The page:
Calcium channel blockade with nimodipine reverses MRI evidence of cerebral oedema following acute hypoxia.
Rowland MJ., Ezra M., Winkler A., Garry P., Lamb C., Kelly M., Okell TW., Westbrook J., Wise RG., Douaud G., Pattinson KT.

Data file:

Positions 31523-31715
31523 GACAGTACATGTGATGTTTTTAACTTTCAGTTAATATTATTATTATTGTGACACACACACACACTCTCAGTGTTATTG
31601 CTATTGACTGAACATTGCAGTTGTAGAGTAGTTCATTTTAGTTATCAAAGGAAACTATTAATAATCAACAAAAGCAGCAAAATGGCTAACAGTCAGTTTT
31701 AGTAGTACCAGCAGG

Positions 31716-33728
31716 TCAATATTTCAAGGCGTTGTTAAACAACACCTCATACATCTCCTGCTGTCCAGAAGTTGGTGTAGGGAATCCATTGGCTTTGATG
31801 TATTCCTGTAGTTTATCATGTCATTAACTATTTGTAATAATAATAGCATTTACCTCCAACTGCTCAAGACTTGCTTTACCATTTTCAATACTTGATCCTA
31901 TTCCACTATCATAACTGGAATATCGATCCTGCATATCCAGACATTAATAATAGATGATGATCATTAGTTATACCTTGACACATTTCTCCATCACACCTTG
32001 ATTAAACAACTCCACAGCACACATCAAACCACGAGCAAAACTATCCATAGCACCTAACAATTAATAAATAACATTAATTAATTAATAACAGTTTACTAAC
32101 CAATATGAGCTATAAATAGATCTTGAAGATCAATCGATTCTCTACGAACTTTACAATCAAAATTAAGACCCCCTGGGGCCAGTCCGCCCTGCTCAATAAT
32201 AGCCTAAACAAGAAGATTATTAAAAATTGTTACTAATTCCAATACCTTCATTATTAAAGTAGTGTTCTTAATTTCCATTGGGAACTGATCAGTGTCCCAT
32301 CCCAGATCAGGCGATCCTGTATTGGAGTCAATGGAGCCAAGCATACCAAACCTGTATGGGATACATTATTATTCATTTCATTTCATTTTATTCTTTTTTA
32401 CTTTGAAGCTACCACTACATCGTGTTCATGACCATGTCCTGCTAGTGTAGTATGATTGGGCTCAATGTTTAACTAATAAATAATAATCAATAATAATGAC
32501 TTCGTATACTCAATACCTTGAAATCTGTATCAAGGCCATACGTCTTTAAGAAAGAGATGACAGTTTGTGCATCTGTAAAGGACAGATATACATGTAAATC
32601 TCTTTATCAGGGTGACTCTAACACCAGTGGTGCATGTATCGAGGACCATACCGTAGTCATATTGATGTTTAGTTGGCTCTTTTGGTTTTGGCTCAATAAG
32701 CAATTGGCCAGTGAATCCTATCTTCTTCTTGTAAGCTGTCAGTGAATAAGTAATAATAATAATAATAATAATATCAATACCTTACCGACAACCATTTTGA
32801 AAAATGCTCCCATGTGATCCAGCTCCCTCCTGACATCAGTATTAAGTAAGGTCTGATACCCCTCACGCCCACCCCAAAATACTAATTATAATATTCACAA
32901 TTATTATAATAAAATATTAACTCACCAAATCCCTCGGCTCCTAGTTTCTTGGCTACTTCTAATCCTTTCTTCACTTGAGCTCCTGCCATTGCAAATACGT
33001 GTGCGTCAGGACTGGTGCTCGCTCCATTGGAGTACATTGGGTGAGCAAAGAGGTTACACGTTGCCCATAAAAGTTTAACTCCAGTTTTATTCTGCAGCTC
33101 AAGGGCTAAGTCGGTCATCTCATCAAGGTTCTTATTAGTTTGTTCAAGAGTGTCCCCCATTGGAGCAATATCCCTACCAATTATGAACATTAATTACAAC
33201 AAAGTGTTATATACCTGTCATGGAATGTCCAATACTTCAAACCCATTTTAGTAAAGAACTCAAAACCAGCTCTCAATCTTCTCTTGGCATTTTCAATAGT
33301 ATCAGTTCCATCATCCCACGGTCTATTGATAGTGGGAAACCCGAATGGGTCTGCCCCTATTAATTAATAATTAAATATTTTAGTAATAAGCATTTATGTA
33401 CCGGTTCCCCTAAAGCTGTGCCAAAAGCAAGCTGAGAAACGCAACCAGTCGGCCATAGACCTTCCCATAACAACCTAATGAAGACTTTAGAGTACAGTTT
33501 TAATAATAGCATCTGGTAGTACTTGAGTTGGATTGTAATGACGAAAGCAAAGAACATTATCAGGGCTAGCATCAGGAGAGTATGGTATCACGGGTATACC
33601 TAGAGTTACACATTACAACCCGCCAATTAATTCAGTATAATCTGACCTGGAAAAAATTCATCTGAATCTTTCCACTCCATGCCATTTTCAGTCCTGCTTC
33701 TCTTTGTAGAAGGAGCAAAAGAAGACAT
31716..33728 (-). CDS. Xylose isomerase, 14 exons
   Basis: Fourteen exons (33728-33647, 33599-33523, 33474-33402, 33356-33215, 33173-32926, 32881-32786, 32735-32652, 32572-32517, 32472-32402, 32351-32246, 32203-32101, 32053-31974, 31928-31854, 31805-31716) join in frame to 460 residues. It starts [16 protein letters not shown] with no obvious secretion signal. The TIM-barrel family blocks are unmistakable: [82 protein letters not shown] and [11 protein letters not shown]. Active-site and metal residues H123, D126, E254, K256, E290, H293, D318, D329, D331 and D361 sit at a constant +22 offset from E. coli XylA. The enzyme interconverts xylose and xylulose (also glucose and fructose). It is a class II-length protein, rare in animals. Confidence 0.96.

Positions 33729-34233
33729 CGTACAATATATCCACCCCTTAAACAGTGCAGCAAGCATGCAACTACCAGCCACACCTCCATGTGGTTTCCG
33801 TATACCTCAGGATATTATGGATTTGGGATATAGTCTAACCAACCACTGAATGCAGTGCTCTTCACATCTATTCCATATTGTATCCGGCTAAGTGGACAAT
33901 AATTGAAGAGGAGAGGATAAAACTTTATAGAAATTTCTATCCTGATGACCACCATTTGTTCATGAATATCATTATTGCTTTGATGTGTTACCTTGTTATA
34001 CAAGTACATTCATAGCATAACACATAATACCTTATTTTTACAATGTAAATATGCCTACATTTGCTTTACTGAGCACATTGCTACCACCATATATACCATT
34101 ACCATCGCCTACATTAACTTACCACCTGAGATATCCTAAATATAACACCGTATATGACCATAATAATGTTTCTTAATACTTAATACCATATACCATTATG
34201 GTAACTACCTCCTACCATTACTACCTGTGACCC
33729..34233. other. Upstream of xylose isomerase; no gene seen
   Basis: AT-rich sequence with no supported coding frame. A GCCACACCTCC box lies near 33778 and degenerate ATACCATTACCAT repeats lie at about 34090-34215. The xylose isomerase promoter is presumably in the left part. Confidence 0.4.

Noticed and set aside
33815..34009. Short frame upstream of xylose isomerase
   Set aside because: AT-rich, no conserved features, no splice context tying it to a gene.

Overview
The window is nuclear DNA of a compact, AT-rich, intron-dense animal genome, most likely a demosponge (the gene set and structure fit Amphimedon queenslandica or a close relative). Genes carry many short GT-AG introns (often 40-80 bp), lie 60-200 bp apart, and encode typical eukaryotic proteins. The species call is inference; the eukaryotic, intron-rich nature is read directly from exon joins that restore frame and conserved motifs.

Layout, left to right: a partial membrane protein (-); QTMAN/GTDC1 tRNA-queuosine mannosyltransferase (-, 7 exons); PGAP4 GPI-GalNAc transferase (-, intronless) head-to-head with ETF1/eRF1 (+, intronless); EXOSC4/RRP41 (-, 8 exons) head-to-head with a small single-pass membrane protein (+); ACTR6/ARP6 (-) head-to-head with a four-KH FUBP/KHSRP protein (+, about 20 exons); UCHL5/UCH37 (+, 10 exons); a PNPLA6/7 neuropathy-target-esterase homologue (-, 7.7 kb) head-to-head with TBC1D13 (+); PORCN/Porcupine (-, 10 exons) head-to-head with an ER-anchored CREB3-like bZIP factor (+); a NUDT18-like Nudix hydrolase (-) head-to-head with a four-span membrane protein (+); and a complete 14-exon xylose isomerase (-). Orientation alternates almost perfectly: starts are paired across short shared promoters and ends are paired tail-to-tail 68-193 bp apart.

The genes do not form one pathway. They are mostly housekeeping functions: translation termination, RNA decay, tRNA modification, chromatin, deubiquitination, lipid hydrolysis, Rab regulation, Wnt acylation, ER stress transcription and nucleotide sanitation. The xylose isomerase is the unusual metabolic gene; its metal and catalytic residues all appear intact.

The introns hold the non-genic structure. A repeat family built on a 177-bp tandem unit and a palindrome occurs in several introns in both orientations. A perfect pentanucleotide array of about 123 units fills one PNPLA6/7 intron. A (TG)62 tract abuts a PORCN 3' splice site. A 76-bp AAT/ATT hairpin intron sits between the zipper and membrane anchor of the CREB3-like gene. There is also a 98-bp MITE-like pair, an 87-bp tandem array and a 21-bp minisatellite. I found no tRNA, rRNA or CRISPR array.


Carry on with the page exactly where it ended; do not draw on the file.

Acute cerebral hypoxia causes rapid calcium shifts leading to neuronal damage and death. Calcium channel antagonists improve outcomes in some clinical conditions, but mechanisms remain unclear. In 18 healthy participants we: (i) quantified with multiparametric MRI the effect of hypoxia on the thalamus, a region particularly sensitive to hypoxia, and on the whole brain in general; (ii) investigated how calcium channel antagonism with the drug nimodipine affects the brain response to hypoxia. Hypoxia resulted in a significant decrease in apparent diffusion coefficient (ADC), a measure particularly sensitive to cell swelling, in a widespread network of regions across the brain, and the thalamus in particular. In hypoxia, nimodipine significantly increased ADC in the same brain regions, normalizing ADC towards normoxia baseline. There was positive correlation between blood nimodipine levels and ADC change. In the thalamus, there was a significant decrease in the amplitude of low frequency fluctuations (ALFF) in resting state functional MRI and an apparent increase of grey matter volume in hypoxia, with the ALFF partially normalized towards normoxia baseline with nimodipine. This study provides further evidence that the brain response to acute hypoxia is mediated by calcium, and importantly that manipulation of intracellular calcium flux following hypoxia may reduce cerebral cytotoxic oedema.